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R&D Subsidies, International Knowledge Dispersion, and Fully Endogenous Productivity Growth

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  • Colin Davis

    (The Institute for the Liberal Arts, Doshisha University)

  • Ken-ichi Hashimoto

    (Graduate School of Economics, Kobe University)

Abstract

This paper develops a two country model to investigate the effects of national R&D subsidies on aggregate product variety and endogenous productivity growth without scale effects. In particular, monopolistically competitive firms invest in process innovation with the aim of lowering production costs. With imperfect knowledge dispersion, the larger of the two countries has a larger share of firms and a greater level of productivity. The higher concentration of relatively productive firms increases the size of knowledge flows between firms, leading to an increase in firm-level employment in innovation. As a result, an economy with asymmetric countries produces a faster rate of growth than one with countries of similar size. The larger scale of firm-level innovation activity reduces market entry, however, and overall product variety falls. Using this framework, we find that a national R&D subsidy has a positive effect on the industry share, relative productivity, and wage rate of the implementing country. Moreover, if the smaller country introduces an R&D subsidy, overall product variety rises but the rate of productivity growth falls. Alternatively, if the larger country introduces an R&D subsidy, the rate of productivity growth rises, but overall product variety may rise or fall. Finally, we briefly consider the effects of a national R&D subsidy on national and world welfare levels.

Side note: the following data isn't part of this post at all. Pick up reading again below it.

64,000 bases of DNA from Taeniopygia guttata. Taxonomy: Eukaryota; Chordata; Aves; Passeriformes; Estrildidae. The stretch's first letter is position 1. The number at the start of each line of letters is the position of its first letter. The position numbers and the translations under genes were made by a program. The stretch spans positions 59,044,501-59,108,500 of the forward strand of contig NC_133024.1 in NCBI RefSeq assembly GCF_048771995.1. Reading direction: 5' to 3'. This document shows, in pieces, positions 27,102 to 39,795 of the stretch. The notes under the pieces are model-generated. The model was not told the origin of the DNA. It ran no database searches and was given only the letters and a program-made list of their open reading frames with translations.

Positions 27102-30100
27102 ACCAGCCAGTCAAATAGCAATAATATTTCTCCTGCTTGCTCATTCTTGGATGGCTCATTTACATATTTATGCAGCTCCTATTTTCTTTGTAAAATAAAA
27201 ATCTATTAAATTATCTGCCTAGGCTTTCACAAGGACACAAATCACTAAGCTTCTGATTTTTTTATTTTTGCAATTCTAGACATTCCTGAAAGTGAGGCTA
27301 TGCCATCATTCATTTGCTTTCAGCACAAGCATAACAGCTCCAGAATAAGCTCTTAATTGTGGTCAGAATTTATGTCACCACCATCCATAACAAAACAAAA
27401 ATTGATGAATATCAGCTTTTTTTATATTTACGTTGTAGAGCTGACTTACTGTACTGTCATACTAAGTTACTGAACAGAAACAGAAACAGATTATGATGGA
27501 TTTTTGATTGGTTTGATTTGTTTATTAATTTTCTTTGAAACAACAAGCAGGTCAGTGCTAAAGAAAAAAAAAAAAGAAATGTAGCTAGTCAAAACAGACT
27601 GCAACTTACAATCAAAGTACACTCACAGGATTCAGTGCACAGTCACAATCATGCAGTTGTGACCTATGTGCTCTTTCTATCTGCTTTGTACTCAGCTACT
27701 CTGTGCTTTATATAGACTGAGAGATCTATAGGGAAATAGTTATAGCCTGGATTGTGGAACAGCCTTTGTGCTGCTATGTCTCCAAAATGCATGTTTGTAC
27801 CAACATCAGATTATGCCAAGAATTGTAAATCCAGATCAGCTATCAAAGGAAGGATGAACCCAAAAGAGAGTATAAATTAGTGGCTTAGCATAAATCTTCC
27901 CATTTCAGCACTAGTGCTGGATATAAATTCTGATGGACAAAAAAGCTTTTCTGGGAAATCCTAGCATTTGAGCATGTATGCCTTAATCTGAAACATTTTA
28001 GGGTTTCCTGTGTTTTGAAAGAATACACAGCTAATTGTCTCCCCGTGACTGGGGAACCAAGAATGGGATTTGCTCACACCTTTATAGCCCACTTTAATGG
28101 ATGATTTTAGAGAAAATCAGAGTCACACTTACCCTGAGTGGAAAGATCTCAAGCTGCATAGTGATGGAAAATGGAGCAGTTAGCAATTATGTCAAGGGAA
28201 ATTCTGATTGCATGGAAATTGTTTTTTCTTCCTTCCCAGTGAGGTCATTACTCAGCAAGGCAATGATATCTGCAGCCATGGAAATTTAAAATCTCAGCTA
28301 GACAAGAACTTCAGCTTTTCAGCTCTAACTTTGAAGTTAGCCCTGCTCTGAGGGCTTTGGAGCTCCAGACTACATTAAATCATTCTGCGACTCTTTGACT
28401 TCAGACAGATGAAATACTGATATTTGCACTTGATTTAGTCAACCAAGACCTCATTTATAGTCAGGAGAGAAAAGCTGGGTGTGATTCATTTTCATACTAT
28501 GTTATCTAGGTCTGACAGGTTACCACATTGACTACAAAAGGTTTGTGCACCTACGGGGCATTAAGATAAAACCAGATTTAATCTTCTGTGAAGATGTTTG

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File URL: http://www.econ.kobe-u.ac.jp/RePEc/koe/wpaper/2012/1214.pdf
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Bibliographic Info

Paper provided by Graduate School of Economics, Kobe University in its series Discussion Papers with number 1214.

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Length: 30pages
Date of creation: Aug 2012
Date of revision:
Handle: RePEc:koe:wpaper:1214

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Web page: http://www.econ.kobe-u.ac.jp
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Keywords: R&D Subsidy; Knowledge Dispersion; Productivity Growth; Scale Effect;

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